Advocate Aurora’s new investment arm to focus on aging, parenthood, wellbeing

Advocate Aurora Health, which has dual headquarters in Milwaukee and Downers Grove, Illinois, is ready to make moves in the consumer health arena.

On Thursday, the 26-hospital system announced the launch of Advocate Aurora Enterprises, a subsidiary focused on making investments in health and wellness companies. The subsidiary led a Series C funding round of more than $25 million for Foodsmart, a personalized telenutrition provider.

The genesis of Advocate Aurora Enterprises is rooted in the health system’s mission of helping people live well, said Scott Powder, president of the subsidiary, in a phone call.

“That purpose implies that we will ultimately…be much more involved in treating all aspects of a person’s health,” Powder said. “Our core business is obviously great medical and clinical care, but there is a pretty large body of literature out there that [shows] a person’s overall health is…also heavily impacted by many other determinants, including access to things like healthy food and nutrition, their employment status, their housing security status.”

This meant that the health system had to start participating and investing in the larger ecosystem of consumer health. Advocate Aurora Enterprises was created to provide a corporate structure for those investment activities. The health system will also consider making larger transactions through the subsidiary, like acquisitions, Powder said.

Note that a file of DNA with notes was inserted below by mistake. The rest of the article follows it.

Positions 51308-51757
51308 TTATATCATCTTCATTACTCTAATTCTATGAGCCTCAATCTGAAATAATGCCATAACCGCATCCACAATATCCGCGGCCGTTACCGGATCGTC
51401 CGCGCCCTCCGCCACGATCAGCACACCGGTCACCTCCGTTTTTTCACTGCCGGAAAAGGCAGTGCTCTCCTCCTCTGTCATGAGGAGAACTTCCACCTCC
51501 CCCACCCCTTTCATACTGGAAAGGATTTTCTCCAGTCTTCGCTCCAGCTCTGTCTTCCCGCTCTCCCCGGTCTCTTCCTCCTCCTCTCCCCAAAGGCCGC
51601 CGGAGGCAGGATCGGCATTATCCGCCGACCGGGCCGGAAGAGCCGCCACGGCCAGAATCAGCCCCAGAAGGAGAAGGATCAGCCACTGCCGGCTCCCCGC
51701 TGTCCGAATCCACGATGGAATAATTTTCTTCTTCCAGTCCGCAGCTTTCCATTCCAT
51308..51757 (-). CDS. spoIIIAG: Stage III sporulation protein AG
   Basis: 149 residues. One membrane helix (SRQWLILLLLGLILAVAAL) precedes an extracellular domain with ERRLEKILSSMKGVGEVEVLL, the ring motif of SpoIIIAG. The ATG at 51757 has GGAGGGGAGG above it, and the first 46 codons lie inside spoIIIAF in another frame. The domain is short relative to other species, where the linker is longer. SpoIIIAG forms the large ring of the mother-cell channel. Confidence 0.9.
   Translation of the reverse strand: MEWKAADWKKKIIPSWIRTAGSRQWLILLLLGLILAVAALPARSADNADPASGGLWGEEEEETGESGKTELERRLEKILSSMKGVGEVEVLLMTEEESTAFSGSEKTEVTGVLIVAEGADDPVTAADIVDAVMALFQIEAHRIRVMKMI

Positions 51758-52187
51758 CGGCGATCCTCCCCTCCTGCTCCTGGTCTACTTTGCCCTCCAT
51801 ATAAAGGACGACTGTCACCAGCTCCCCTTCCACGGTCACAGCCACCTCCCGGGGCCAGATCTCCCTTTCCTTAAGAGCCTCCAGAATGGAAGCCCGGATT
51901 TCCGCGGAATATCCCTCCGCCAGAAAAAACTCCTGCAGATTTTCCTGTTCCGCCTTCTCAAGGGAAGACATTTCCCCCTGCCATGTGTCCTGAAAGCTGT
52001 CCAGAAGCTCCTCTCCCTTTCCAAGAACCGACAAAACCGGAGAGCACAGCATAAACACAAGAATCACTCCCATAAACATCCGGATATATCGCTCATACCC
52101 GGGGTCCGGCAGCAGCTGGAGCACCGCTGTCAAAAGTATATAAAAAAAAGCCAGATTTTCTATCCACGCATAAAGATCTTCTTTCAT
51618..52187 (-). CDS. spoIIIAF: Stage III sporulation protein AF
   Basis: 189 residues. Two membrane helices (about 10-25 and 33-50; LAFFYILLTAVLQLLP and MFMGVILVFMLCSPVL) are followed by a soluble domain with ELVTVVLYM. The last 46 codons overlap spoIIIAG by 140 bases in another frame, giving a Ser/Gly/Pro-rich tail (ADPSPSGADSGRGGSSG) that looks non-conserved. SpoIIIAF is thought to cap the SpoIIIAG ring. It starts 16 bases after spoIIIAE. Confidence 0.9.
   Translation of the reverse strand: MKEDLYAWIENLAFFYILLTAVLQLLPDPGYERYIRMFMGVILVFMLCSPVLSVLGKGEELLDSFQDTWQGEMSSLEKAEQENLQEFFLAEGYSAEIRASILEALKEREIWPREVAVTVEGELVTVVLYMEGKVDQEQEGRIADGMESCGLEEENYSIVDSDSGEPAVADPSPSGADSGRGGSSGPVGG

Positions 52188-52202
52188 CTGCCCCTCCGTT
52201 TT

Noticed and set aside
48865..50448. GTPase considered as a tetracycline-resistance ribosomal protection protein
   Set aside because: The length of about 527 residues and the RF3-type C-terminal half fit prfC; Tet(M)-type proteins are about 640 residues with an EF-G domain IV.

Advocate Aurora Enterprises plans to invest in businesses in the following three categories:

  • Enabling aging seniors to thrive independently in their homes
  • Supporting parents in raising kids with less stress and greater confidence
  • Helping people to achieve their mind, body and nutrition goals

The subsidiary’s first investment was in Foodsmart because its services touch on all three categories, Powder said.

Foodsmart provides several services through its platform, including telenutrition meetings with registered dietitians, personalization of meal plans and grocery lists, and the ability to order food online.

Further, the platform provides price comparison capabilities, discounts and Supplemental Nutrition Assistance Program (SNAP) benefits with partners like Walmart, Amazon and local grocers through delivery service Instacart.

“Food is medicine and critical to our health, yet the act of feeding ourselves and our families can be stressful, complicated and expensive,” said Dr. Jason Langheier, CEO and founder of Foodsmart. “Foodsmart takes the guesswork out of food buying that is sustainably affordable and addresses specific health needs.”

Though the launch of the investment arm may signal an interest in a venture capital strategy to some, Powder said that is not the case.

“We are not a venture capital fund or a private equity fund,” he said. “We certainly have some aspects of what we do that look like that. [But] we’re not necessarily looking to invest $10 million today and exit at $100 million in five years. We’re looking for companies that we can, over the long term, partner with — not simply buy in today and sell later for a return on investment.”

Photo: StockFinland, Getty Images

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